# Showing convergence of an infinite series?

I'm trying to show whether the below series converges or diverges, and I have very little clue on how to do it. I know about the Comparison Test, but I can't think of a sequence $$b_n > a_n$$ to perform a comparison with.

Esentially, my question is more how should I approach this problem, and is there a less "guess-based" approach for finding a $$b_n$$? $$\sum_{n=2}^\infty a_n =\sum_{n=2}^\infty\frac{1}{\log(\log(n))\log(n)n}$$

• The Cauchy Condensation test which is based on the comparison test works great for these types of series. Feb 6 '19 at 15:45

Use the integral test. The series you presented is convergence if and only if

$$\int_2^\infty \frac{1}{\log\log(x)\log(x) x} dx <\infty$$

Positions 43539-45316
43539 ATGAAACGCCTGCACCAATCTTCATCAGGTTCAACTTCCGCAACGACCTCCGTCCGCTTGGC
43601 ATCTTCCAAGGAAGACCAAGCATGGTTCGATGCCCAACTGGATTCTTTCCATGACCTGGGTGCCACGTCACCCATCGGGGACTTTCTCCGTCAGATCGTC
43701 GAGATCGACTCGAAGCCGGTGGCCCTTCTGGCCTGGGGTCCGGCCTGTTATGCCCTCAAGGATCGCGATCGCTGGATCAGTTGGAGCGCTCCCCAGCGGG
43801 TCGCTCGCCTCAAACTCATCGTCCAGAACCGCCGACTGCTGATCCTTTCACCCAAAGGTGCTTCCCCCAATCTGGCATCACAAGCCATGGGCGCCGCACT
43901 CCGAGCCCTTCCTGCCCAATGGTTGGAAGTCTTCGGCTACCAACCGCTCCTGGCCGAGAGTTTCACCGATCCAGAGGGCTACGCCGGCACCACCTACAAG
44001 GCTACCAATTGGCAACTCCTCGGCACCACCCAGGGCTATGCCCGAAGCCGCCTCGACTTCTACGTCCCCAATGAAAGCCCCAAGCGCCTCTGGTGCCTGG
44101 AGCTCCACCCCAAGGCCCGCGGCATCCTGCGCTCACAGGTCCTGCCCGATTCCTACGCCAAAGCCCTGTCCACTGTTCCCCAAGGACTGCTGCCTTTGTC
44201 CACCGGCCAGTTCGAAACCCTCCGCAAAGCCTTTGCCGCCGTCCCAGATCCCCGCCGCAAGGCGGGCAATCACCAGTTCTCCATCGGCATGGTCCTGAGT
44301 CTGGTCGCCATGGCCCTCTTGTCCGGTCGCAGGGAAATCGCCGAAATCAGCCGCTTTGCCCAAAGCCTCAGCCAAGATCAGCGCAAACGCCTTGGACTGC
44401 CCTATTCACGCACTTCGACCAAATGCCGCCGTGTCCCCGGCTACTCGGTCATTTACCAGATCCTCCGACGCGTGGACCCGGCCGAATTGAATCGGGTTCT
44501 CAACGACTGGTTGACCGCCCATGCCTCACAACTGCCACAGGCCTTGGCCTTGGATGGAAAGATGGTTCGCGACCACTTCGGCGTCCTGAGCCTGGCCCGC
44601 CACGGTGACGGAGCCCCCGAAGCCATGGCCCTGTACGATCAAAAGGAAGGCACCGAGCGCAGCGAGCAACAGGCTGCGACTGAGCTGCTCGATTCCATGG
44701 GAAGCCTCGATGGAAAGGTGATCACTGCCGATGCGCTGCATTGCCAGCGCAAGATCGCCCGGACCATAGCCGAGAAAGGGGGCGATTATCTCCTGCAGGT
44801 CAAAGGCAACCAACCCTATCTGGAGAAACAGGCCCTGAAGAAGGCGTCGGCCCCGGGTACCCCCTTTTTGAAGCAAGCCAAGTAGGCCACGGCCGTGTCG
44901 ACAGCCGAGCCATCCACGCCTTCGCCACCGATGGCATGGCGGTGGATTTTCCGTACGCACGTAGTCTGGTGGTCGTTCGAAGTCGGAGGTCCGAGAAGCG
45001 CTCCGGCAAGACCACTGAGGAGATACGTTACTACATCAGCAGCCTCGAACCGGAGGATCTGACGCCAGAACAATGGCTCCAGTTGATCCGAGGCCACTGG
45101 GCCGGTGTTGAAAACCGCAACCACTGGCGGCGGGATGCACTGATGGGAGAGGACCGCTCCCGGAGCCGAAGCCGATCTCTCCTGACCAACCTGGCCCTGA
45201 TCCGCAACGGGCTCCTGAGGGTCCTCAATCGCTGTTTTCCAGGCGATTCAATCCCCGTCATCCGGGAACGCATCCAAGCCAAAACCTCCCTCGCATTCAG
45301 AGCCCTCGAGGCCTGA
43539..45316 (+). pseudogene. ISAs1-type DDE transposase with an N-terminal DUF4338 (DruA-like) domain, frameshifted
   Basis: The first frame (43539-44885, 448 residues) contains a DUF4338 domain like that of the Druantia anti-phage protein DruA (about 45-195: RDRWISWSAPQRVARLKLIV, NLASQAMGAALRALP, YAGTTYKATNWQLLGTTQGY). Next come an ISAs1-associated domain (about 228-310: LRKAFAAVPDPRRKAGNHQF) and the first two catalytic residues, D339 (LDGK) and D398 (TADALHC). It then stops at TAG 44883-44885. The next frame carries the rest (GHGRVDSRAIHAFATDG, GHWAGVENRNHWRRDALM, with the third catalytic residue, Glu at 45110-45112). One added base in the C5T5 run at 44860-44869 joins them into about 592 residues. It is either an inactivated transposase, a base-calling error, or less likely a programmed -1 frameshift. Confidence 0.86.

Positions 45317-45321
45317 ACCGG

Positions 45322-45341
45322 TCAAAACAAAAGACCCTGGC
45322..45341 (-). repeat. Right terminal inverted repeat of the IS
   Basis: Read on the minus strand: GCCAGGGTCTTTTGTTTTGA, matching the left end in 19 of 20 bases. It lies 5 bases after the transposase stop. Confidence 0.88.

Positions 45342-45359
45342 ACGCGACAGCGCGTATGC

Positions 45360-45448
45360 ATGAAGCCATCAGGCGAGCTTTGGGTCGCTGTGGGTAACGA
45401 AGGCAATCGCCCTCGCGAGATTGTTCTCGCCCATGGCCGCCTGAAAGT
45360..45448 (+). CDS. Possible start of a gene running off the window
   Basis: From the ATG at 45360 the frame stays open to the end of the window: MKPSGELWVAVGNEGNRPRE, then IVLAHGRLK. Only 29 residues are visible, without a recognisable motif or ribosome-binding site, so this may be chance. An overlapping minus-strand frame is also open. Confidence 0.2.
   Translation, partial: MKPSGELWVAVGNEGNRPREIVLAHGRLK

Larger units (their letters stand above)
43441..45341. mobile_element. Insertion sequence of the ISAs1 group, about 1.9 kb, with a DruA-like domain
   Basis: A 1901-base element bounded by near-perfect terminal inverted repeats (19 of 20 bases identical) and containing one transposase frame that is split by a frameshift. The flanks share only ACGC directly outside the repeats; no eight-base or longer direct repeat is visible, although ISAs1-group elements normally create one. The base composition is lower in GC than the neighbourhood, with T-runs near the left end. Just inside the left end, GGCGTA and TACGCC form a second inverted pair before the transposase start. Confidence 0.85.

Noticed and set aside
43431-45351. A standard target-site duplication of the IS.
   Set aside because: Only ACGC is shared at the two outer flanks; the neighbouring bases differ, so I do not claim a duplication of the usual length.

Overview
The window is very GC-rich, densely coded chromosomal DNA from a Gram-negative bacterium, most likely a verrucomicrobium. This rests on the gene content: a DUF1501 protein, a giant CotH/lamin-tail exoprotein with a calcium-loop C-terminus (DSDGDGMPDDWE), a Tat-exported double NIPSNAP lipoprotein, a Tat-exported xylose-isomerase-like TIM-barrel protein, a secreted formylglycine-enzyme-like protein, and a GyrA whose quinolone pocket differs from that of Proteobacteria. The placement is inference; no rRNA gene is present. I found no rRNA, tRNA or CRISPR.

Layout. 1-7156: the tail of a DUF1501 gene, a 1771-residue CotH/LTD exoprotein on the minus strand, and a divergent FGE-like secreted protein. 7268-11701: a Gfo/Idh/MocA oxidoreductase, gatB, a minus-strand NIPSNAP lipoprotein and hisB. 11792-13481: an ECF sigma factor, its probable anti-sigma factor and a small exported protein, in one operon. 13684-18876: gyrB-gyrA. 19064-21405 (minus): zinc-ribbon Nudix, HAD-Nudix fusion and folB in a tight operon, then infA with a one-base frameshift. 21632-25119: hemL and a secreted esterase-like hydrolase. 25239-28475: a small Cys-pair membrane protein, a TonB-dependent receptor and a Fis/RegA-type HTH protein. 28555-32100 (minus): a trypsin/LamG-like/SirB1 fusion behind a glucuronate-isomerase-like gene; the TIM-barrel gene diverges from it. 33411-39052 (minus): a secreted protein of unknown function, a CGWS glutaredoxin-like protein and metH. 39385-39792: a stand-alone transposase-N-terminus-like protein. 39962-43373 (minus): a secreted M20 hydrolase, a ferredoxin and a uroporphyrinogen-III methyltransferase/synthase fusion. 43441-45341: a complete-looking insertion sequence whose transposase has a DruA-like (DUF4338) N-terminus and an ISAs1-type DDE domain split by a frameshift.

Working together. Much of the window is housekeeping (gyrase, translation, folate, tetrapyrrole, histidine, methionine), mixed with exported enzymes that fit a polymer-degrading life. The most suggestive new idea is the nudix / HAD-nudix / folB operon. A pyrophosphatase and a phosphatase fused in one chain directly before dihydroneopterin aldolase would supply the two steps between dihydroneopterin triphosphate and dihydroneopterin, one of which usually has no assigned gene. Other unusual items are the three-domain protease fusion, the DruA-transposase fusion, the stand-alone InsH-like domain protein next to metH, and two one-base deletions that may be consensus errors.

Now substitute $$x=e^x$$ (and remember to multiply by the derivative of $$e^x$$ whihc is $$e^x$$) then we have

$$=\int_{\log(2)}^\infty \frac{1}{\log(x)xe^x}\cdot e^x dx = \int_{\log(2)}^\infty \frac{1}{\log(x)x} dx$$

substitue $$x=e^x$$ once again you will get

$$\int_{\log\log(2)}^\infty \frac{1}{x}dx$$ which diverge.

Note that this trick would work even if you increase the number of $$\log$$. For instance it would also mean that the series diverge for $$a_n = \frac{1}{\log\log\log(n)\log\log(n)\log(n)n}$$ and so on. For each component of $$\log$$ you will need to substitue $$x=e^x$$ one more time.